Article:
Still bigger ships allow for still more elaborate activities on deck. Royal Caribbean International’s resort-sized, 3,634-passenger Freedom of the Seas, launched in 2006, allotted 43 percent more space for its pool decks than earlier ships in its class. New outdoor space extenders include two hot tubs stretching 12 feet over the side of the ship, each enabling up to 16 people at a time to relax and reconnect with the sea. Freedom of the Seas also offers a Flow-Rider surfing experience in its stern, with a wall of water creating the big waves (although, amazingly, the ship’s ice-skating rink with real ice is even more popular, especially on Caribbean cruises).

The decks of today’s mega-cruise ships are likely to be lined with alfresco eateries and water parks. Norwegian Cruise Line’s new 3,998-passenger Breakaway has both. The Waterfront is an outdoor boardwalk on Deck 8 with eight restaurants and two Norwegian bars. Breakaway’s very top deck is under the command of the Aqua Park, billed as the world’s largest water park at sea, with five full-sized water slides; two free-fall slides; and a three-deck sports complex with a ropes course, basketball court, rock climbing wall and nine-hole miniature golf course.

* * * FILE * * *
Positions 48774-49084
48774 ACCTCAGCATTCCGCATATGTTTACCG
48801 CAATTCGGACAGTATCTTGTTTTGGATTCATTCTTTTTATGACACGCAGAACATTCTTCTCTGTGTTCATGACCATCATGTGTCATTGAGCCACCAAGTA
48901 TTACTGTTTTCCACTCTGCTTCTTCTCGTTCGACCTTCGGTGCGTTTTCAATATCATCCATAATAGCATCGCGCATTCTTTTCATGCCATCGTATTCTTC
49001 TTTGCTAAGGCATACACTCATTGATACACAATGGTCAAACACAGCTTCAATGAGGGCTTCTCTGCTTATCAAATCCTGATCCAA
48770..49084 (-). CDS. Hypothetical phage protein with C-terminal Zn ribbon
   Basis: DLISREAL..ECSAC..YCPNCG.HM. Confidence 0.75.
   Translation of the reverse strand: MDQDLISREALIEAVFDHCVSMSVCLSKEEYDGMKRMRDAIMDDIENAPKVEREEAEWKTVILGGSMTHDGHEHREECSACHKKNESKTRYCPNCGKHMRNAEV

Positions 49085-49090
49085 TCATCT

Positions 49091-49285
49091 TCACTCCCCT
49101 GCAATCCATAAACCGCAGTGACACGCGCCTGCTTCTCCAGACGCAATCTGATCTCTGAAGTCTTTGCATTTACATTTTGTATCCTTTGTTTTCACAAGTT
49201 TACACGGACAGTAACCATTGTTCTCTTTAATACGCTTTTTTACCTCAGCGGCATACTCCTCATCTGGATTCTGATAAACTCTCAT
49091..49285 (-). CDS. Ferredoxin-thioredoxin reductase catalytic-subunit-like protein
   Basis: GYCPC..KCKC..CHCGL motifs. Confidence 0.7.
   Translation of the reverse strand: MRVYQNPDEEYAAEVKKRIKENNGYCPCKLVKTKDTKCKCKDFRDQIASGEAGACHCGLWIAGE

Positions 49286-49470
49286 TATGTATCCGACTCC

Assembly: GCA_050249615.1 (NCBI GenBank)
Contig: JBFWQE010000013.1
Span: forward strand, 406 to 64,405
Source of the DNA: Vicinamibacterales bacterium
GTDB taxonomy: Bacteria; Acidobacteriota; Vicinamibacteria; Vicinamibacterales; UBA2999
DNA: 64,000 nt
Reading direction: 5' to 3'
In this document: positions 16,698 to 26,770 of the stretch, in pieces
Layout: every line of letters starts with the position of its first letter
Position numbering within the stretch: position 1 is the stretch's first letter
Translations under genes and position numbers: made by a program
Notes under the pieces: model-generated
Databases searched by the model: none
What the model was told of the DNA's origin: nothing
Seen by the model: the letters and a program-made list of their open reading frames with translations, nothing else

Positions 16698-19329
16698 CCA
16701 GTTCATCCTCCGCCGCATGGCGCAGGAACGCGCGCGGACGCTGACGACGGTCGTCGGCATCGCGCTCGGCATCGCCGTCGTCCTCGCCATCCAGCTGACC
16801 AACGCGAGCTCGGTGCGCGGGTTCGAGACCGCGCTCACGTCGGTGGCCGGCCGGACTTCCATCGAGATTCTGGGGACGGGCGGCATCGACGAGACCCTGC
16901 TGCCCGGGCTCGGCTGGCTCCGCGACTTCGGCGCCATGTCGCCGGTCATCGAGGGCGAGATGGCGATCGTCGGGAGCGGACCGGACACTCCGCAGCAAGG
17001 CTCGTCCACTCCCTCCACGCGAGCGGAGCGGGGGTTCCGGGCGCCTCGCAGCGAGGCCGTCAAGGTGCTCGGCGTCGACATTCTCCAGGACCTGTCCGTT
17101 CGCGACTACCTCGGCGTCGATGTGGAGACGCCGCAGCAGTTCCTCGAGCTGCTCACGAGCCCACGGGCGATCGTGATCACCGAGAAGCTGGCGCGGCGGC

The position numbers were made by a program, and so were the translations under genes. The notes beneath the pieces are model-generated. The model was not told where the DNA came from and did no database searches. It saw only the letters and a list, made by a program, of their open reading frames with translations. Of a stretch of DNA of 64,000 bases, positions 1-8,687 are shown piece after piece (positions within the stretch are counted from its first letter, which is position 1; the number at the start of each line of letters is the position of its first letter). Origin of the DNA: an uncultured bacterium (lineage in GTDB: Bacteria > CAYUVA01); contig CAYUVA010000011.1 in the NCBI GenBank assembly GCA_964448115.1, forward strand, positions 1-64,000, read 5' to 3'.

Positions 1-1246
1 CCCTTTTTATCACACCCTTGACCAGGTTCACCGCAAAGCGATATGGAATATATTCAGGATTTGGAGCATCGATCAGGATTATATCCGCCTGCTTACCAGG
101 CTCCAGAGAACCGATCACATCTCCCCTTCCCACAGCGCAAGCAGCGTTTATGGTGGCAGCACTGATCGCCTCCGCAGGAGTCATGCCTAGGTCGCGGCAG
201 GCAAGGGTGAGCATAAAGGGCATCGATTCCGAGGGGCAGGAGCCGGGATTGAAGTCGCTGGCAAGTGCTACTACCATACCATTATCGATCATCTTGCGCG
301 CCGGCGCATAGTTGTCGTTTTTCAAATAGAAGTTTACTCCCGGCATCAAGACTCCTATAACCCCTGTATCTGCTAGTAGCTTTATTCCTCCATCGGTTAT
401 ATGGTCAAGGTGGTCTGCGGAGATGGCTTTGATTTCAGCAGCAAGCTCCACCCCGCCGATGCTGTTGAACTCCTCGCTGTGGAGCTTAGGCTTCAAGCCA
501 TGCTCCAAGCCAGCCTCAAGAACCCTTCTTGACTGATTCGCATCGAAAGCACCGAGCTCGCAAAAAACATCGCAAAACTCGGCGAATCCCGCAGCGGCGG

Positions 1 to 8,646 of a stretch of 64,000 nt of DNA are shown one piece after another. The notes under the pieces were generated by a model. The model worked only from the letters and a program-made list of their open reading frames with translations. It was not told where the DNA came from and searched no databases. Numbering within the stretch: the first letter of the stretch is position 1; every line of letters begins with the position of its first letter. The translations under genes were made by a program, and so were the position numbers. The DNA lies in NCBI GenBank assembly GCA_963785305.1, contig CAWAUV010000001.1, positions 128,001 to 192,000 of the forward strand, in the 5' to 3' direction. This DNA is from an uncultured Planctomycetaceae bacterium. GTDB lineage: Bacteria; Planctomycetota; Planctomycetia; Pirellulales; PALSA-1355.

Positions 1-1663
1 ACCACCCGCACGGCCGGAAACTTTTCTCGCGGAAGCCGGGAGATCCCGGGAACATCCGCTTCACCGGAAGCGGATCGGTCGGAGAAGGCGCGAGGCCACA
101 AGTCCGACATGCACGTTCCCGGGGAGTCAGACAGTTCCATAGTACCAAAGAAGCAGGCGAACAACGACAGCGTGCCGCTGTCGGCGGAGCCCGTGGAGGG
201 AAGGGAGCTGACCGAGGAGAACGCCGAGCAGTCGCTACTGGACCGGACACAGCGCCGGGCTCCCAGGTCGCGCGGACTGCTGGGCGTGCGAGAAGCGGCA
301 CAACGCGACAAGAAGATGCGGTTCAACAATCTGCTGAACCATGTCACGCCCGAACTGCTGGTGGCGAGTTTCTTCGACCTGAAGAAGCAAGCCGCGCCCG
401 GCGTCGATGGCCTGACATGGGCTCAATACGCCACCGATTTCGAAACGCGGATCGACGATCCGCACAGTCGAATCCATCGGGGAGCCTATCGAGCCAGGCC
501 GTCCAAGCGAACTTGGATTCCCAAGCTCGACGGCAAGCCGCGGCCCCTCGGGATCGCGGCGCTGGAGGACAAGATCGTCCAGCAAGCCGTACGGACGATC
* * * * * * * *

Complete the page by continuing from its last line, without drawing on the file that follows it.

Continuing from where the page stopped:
Presently the world’s largest cruise ship, Royal Caribbean International’s Allure of the Seas carries up to 5,408 passengers in a vessel five times the size of Titanic. The newest ship in Royal Caribbean’s Oasis class is in nearly every way a floating resort, and its outdoor spaces rival those of a land-locked mega-resort. Two large hot tubs extend over the railings on Deck 15 in a designated Pool and Sports Zone, part of a parcel of facilities appealing to active families. Allure of the Seas’ Boardwalk is an open-air Coney Island of shops, galleries and eateries; and its Central Park has thousands of real trees and plants under open skies. The ship also has room for the largest jogging course in the cruise industry, a zip line, two Flow-Riders for onboard surfing, a solarium with cabanas for adults, and an outdoor 750-seat theater on the stern where DreamWorks Animation Studios stages aquatic shows.

Perhaps Princess Cruises’ 3,560-passenger Royal Princess epitomizes the “all passengers on deck” array of expanded outdoor activities now available on larger cruise ships. The ship that pioneered “Movies Under the Stars” has enhanced its plus-sized decks not only with an outdoor jogging track and an outdoor dance club, but also offers The Sanctuary, a hideaway sundeck for adults. Most emblematic of Royal Princess’ big push outward is the SeaWalk deck. Cantilevered 28 feet over both sides of the ship, SeaWalk is a glass-bottomed walkway pitched 128 feet above the whitecaps, producing a new rush for adventurous deck strollers.

With outdoor options ranging from serenity decks with private cabanas and croquet courts to lido decks fitted out with elaborate water parks, what’s on deck defines a cruise ship’s character — and the ways its passengers can enjoy and connect with the elements.